So who was Alex Salmond feeding his Solero to in 1999?

In 1999 former leader of the SNP Alex Salmond did this.

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I’d forgotten all about this frankly weird, and somewhat suggestive picture (”oh, Alex, let me have a suck of your cold yellow SNP coloured lolly and taste independence with every lick’‘) until this Buzzfeed article outlines the trial of one of it’s contributors trying to find out just  who that woman was and why she posed for such an image?

The picture was taken at Stirling University, and apparently her name is Kate Adamson. Now I’m not the greatest fan of Buzzfeed ‘journalism’ but this is so bloody bizarre that I’d like to know the full story as well, so knowing that a fair few Scots look at my blog I’m throwing this out there to see if anyone can fill in the blanks.

And yes, I know I could just Tweet Alex Salmond and find out but I do think finding the woman in the picture and getting her story could be fascinatingly hilarious. If anyone has any information then please leave it in the comments. Thanks!

What I thought of 1 Night on Earth #1

1nightonearth1 Night on Earth is a mini-anthology comic telling the stories of people in five cities (Hong Kong, San Salvador, Sydney, Los Angeles and Miami) across the planet with different creators telling the story in each city.

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Each story focuses around one person and gives a little insight into their existence in one of these giant cities where people can slip through the cracks and live a squalid existence yet still love their family, or trying to leave old friends behind.

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This isn’t a happy comic celebrating these cities, but an interesting mix of stories that have a sad melancholic streak running though them all.

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There are stereotypes on display but the writing is of a very high standard that ensure the reader isn’t bored by these little vignettes, not to mention the art throughout the comic is superb as is the use of colour.

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This is an enjoyable little comic that does have it’s roots in the excellent Love and Rockets which is no bad thing at all, though at times the scripting and layouts are a bit crude, they still work in telling their stories.

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It’s one of those little gems Comixology puts up on Submit among the crap fantasy and superhero titles that are sadly all too common, but this is a lovely little surprise. For 69p it’s a great package too.

 

What I thought of The Wicked and the Divine #8

Thoughts about #1#2#3#4#5#6 and #7.

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We get to meet the eleventh god this issue and after that several pages of genuinely brilliant storytelling that you normally don’t expect to see in mainstream comics these days.

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Laura is at the sort of rave those of us old enough to have experienced the Second Summer of Love thought we’d attended but really it was a basement somewhere in Nottingham but at least the E’s were good.

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This issue is frankly. fucking stunning. Nothing especially happens apart from finding a little bit more out about the personalities of the gods but as a comic book representation of being on an E raving with your mates I’ve never read a comic that’s even come close to getting it, let alone actually (nearly) getting that feeling across thanks to the splendid storytelling, colouring and panel layouts.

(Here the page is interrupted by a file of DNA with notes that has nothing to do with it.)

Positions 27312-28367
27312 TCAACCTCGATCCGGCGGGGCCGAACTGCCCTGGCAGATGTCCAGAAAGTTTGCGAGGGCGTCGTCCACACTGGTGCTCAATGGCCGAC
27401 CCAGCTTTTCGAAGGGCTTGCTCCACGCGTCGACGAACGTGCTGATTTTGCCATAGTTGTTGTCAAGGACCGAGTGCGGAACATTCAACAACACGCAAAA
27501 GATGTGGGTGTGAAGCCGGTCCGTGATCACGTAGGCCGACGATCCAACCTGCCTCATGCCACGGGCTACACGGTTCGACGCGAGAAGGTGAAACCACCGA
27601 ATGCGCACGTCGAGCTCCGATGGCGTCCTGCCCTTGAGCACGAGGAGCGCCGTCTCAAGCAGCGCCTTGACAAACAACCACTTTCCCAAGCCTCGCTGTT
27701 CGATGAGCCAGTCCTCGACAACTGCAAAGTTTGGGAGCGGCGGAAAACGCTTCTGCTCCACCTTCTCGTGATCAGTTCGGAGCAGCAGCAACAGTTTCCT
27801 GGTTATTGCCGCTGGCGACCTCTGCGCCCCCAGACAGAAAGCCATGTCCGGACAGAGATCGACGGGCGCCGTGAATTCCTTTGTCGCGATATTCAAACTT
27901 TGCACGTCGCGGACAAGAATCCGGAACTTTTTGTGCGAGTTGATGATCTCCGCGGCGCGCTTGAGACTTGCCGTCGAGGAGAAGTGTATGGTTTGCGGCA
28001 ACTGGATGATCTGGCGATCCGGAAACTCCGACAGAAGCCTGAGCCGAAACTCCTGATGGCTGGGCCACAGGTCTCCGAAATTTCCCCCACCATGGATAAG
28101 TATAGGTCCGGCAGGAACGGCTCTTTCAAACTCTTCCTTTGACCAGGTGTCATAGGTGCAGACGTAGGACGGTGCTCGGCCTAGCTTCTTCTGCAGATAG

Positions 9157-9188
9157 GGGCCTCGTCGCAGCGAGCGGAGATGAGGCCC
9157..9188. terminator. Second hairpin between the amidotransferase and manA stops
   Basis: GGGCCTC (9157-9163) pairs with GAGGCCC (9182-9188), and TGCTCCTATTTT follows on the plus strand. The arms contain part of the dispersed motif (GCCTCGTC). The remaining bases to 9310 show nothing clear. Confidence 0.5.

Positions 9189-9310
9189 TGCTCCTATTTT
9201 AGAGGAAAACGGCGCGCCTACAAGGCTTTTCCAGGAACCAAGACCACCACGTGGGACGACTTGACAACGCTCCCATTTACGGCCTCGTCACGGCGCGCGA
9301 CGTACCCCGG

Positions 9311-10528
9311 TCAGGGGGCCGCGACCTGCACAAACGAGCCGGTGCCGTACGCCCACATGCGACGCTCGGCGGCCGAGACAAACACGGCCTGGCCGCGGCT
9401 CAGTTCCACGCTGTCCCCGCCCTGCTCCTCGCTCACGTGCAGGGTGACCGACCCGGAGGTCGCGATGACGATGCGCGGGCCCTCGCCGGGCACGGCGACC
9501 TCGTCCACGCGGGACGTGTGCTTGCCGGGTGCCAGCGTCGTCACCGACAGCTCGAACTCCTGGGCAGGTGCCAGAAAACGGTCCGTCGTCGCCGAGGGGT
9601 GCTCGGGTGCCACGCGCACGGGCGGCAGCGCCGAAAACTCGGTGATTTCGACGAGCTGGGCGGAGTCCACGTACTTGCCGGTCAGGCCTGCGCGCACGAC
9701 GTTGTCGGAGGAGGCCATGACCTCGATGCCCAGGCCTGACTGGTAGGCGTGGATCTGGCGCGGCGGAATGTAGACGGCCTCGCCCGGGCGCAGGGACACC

This is a massively exhilarating issue because of the 1,2,3,4 panel structure which attempts to replicate beats per minute (BPM’s) and does so well. Even the last few pages with Laura coming home on the bus in the wee hours feels authentic in an issue that is possibly not the best in terms of plot, but as a bit of storytelling is by far the best issue so far in this series.

I’d read this waving some glowsticks in the air if I were you.

What I thought of Justice League of America #113

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I was skimming through the latest releases on Comixology today and this glorious comic stood out among the new comics. This is Justice League of America #113, not only one of the Justice League/Justice Society of America team ups, but a 100 page giant that DC Comics published as part of their regular titles in the early 1970’s, in this case this issue is from 1974. I was seven when this comic came out and I can still remember buying this for a massive 10p from an old newsagents back home in Glasgow. I can still remember how the comic smelled, felt and most of all, looked like yet I stupidly around 15 years ago decided to sell a load of comics I should have kept. This was one of them.

The 100 page giants followed a simple formula. You’d have a new story for 20-30 pages (in this case the JLA/JSA team up written by Len Wein and drawn by Dick Dillon), a reprint from the 1960’s, a reprint from the Golden Age (1940’s and 1950’s) as well as anything else to pad out the package including articles about the history of comics. They were brilliant in that for kids like me back then that they’d allow you to read old comics that if you didn’t have even back then would have cost you a bomb.

The main story here is titled The Creature in the Crystal Cage, and is the new JLA/JSA team up. At this point Len Wein was part of a way through a classic run on the JLA that is still one of the best in that title’s history. Here four members of the JLA (Superman, Batman, Elongated Man and Green Lantern) team up with four members of the JSA (Wonder Woman, Sandman, Hourman and The Flash) for a bit of jollity on Earth 2.

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After a diversion to Sandman’s secret pad we get the tragic story of Sandman’s ward, Sandy, the Golden Boy (it’s the 1970’s) and how thanks to Sandman cocking up his new crime-fighting weapon was transformed into a giant silicon monster.

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Sandy has escaped his velvet cage and that gives the heroes an excuse to split up to try to find him.